Continuing the fun with LoopNet numbers, let’s make some LoopNet revenue guesstimates for their agent/brokerage product line taking numbers from their Premium Listing pitch and other numbers I found around the web. Something to keep in mind as you’re reading this – The CoStar Group is aiming to generate $1 billion in revenue by 2018.
Money for Search
As mentioned last week, there could be as many as 140,000 people paying for search. The best deal is to pay $245 a month for search on the annual plan, though they offer a day rate of $167 and shorter term monthly rates ranging from $255 – $265. Let’s assume half are on the annual plan paying $240 per month and the other half are one day searchers. The about $213 million a year in revenue would account for over a quarter of CoStar Group’s 2015 annual $712 million in revenue.
However, LoopNet is no longer pushing paid search at visitors. They’ve removed those greyed out listings which made it clear that you had to pay to view. That’s probably in part to stop annoying visitors and to strong arm agents to hop on the Premium Listing bandwagon because, thanks to the new design, it’s not unrealistic for visitors to think that all they see is all that’s available.
Still, annually paying searchers will continue to be a steady revenue stream unless CoStar opens up free search to all…like they do on Apartments.com. (Pause for laughter….)
Money for Premium Listings
As LoopNet puts in bold on their website, at this time, there are 800,000 listings available. Let’s say half (which is the figure they’ll give you if you press them) of those are Premium/free to view. The brokerage rate per listing per month ranges from $10 to $25 per listing per month. The individual agent rate ranges from $25 (package of 10/annual contract) – $85 for a single listing per month (single listing/short term contract).
Mash up all those price levels and say they’re getting $25 per listing for 400,000 listings each month. That’s $120 million in revenue per year.
Adding it Up
If we add up the guestimates for LoopNet search and Premium Listings, it provides $333 million in revenue. That leaves CoStar’s data services and apartment, land and business sale sites plus any revenue from their advertising plans (some on LoopNet) to make up the $379 million difference.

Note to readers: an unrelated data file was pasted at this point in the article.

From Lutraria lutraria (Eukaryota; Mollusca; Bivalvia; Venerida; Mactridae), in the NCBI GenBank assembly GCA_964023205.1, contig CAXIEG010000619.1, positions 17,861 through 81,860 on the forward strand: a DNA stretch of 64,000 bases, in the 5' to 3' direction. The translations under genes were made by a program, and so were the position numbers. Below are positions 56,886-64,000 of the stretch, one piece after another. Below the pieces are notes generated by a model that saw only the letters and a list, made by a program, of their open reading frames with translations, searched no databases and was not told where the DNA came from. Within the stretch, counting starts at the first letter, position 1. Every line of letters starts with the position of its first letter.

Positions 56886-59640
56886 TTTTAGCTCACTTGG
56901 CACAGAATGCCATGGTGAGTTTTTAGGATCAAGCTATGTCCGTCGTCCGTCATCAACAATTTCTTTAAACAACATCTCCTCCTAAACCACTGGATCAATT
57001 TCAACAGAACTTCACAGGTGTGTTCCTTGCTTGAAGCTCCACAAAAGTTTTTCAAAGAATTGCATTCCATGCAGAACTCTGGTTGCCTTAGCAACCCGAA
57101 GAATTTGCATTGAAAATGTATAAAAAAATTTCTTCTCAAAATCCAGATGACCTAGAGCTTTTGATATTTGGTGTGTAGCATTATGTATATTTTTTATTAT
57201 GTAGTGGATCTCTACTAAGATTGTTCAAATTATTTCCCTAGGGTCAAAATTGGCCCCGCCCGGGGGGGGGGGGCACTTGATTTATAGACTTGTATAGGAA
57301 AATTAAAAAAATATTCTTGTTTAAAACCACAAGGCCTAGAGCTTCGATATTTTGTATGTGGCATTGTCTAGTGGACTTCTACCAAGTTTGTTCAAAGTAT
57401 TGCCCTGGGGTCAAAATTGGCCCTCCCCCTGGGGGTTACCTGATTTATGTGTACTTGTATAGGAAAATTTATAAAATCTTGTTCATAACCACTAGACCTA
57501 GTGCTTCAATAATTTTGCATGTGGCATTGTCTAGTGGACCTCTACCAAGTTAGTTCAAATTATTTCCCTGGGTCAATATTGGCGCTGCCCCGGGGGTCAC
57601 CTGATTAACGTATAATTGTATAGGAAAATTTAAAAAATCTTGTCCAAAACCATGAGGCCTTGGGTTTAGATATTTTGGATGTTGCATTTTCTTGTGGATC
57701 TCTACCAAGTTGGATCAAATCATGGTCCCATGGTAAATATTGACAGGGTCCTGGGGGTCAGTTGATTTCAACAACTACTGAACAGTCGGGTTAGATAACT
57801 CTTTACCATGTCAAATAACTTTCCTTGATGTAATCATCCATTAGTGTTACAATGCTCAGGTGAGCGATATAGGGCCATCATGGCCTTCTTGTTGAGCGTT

Apartments.com has over 10 million registered members with millions of listings (2, 3, 4 million or more…who knows?) from over 400K properties in the US. Though no prices are posted, a paid listing on Apartments.com is said to start at around $80 per month. No search fees so no revenue there…yet. And no idea of how many landlords upgrade from free to paid listings…though I’m sure CoStar will figure out a way to make it a necessity.
So we need to figure out revenue another way. In 2014, revenue from Apartments.com was reported to be about $159 million (which, if there were 2M listings, would mean each one paid generated the $80 at least once…). ApartmentFinder.com was expected to bring in at least $30 million. For each, there was a reported 30% rise in revenue for 2015 bringing the total revenue for both to an estimated $216 million.
Add up LoopNet and the apartment “groups” revenue, and that leaves CoStar’s data product and all its other properties to account for the $163 million difference in 2015.
CoStar says it’s data product subscriber base is growing, but it’s likely cannibalizing LoopNet agent searchers and will eventually flatline (save for price increases…). Obviously, CoStar is looking for growth in its commercial and apartment listing portals.
So how do they get to $1 billion in revenue by the end of 2018? They’re projecting almost 20% revenue growth for 2016 bringing them to their $830-840 million projection (and I have to say, their projections are usually very good…). Total growth rate can slow to an average of 9% between 2017 and 2018 for them to make their $1 billion in revenue target with LoopNet likely providing over a third. I thank you all on CoStar’s behalf for making it possible.